E. Unzicker's Argument Regarding IPI Civil 3d No. 180.19 Unzicker asked the trial court to give IPI Civil 3d No. 180.19, "Conduct of Employer or Third Person Not a Defense." The second paragraph of that instruction states:

"However, if you decide that the sole proximate cause of the injury to the plaintiff was something other than a violation of the Structural Work Act by the defendant, then your verdict should be for the defendant." IPI Civil 3d No. 180.19

That language can be confusing when Structural Work Act counts are pleaded in addition to negligence counts. If the jury concluded that Kraft's negligence was the "sole proximate cause" of the injury, should the verdict be for Kraft on the Structural Work Act counts? The trial court gave an instruction corresponding to IPI Civil 3d No. 180.02, that more than one person may have charge of the work, and which person or persons had charge of the work under the particular facts of this case was for the jury to decide. The trial court concluded that was sufficient. We agree.

F. Limitations on Unzicker's Rebuttal Argument

Unzicker further argues the trial court improperly sustained objections to one facet of his rebuttal argument, how fault should specifically be apportioned between Kraft and Nogle & Black. Neither Kraft nor Nogle & Black broached that particular subject in its arguments, however, and the issue was accordingly not the proper subject of a rebuttal argument. To the extent that Unzicker was attempting to respond to Kraft's plea for a verdict in its favor, any error would be harmless. The court's instructions and the arguments that Unzicker actually made adequately informed the jury that apportionment was an alternative. Indeed, that is precisely the route taken by the jury.


We have considered all the arguments raised by the parties and we affirm the trial court's judgment accepting the jury's apportionment of fault and determining that Kraft was only severally liable.


STEIGMANN, P.J., concurs.

MYERSCOUGH, J., dissents.


I respectfully disagree with the majority that section 2-1117 expresses a clear legislative intent. Section 2-1117 is ambiguous. Resort to legislative history does not answer the question of whether employers were intended to be included in the definition of those "who could have been sued by the plaintiff." The 1986 statute was intended to modify Alvis v. Ribar, 85 Ill. 2d 1, 421 N.E.2d 886 (1981), which abolished contributory negligence and substituted pure comparative negligence.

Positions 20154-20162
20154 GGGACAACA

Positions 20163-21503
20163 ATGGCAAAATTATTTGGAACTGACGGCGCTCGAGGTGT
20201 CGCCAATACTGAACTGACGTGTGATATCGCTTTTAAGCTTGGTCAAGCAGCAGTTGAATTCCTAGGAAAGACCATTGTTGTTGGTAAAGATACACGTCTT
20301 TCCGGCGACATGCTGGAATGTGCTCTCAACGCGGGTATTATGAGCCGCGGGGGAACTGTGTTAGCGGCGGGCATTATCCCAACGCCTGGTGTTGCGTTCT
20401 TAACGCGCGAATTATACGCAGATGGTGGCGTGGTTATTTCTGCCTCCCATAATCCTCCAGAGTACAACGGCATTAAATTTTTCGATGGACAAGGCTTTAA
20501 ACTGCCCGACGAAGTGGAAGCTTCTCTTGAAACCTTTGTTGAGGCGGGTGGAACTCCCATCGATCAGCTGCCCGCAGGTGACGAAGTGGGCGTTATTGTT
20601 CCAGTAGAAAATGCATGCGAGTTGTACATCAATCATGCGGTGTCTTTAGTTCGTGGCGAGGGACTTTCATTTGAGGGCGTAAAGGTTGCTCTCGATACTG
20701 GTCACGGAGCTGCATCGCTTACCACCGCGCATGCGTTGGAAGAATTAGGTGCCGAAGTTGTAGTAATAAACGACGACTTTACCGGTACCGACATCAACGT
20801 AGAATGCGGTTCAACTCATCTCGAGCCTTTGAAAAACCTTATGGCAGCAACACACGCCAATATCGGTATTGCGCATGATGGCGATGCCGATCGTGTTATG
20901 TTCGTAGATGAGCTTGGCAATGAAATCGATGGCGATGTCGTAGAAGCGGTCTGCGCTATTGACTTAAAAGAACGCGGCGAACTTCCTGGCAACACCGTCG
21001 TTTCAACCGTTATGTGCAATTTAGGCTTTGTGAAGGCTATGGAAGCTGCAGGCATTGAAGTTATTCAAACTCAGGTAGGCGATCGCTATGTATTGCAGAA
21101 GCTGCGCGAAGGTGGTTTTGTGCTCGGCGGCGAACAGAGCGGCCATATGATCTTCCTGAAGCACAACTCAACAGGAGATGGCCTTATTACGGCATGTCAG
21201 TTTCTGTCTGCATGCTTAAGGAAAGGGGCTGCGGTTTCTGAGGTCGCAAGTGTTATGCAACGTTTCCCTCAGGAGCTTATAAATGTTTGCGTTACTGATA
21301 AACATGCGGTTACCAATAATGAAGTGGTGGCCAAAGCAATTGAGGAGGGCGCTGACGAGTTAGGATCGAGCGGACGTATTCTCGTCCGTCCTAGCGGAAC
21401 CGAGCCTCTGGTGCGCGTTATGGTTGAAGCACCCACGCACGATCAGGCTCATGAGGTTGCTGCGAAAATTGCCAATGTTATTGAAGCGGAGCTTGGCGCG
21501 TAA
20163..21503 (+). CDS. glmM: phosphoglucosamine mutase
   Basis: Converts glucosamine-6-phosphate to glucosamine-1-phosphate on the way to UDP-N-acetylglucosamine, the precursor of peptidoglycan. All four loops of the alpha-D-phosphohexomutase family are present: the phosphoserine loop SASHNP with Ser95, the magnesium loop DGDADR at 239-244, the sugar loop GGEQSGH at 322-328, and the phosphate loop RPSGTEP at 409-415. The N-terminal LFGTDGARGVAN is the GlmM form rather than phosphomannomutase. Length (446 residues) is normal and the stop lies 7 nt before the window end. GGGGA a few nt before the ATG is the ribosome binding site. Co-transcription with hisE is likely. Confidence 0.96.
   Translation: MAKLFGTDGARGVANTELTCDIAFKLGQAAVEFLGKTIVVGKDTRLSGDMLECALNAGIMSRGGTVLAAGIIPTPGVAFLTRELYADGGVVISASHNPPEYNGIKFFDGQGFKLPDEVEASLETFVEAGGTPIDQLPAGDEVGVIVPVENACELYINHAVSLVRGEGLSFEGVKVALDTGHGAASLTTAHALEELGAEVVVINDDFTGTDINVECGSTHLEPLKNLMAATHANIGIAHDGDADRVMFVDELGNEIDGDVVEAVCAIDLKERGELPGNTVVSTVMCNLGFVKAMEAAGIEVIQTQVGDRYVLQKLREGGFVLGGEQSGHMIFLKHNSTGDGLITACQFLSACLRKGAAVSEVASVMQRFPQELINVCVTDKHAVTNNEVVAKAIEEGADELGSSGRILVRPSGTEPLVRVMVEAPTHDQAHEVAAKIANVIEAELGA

"We've been told that the abuses in product liability have been such that have created such an unpredictable and large...and judgment...large situation. We have addressed that at the request of the business community so that the same comparative negligence restrictions and joint and several restrictions apply to product liability also. And perhaps most of all, the worst case scenario that we've been presented with are the minimally culpable individual defendants who end up paying 100 percent of the award, primarily the local government, perhaps the retailer that are just there, and they have the deep pockets, and they end up paying. We have said anyone less than 25 percent is a minimally culpable defendant and they should not be required to pay all. So, as to non-economic damages or as to all damages other than medical, they're only severally liable. We've addressed that abuse. With the exception of medical costs, we do not believe that a medically indigent individual should end up paying all or any of this medical cost an injury rendered by any defendant. We've made a restriction in there that provides for that medically indigent plaintiff to get relief. In the 'Alvis versus Rebard' [sic] case in a dissent by Justice Ryan, he points out why the Legislature is in a much better position to address the complexities of something such as this. In discussing the change from contributory negligence to comparative negligence, he indicates that it is the paramount role of the Legislature as a coordinate branch of our government, to meet the needs and demands of changing times and legislate accordingly.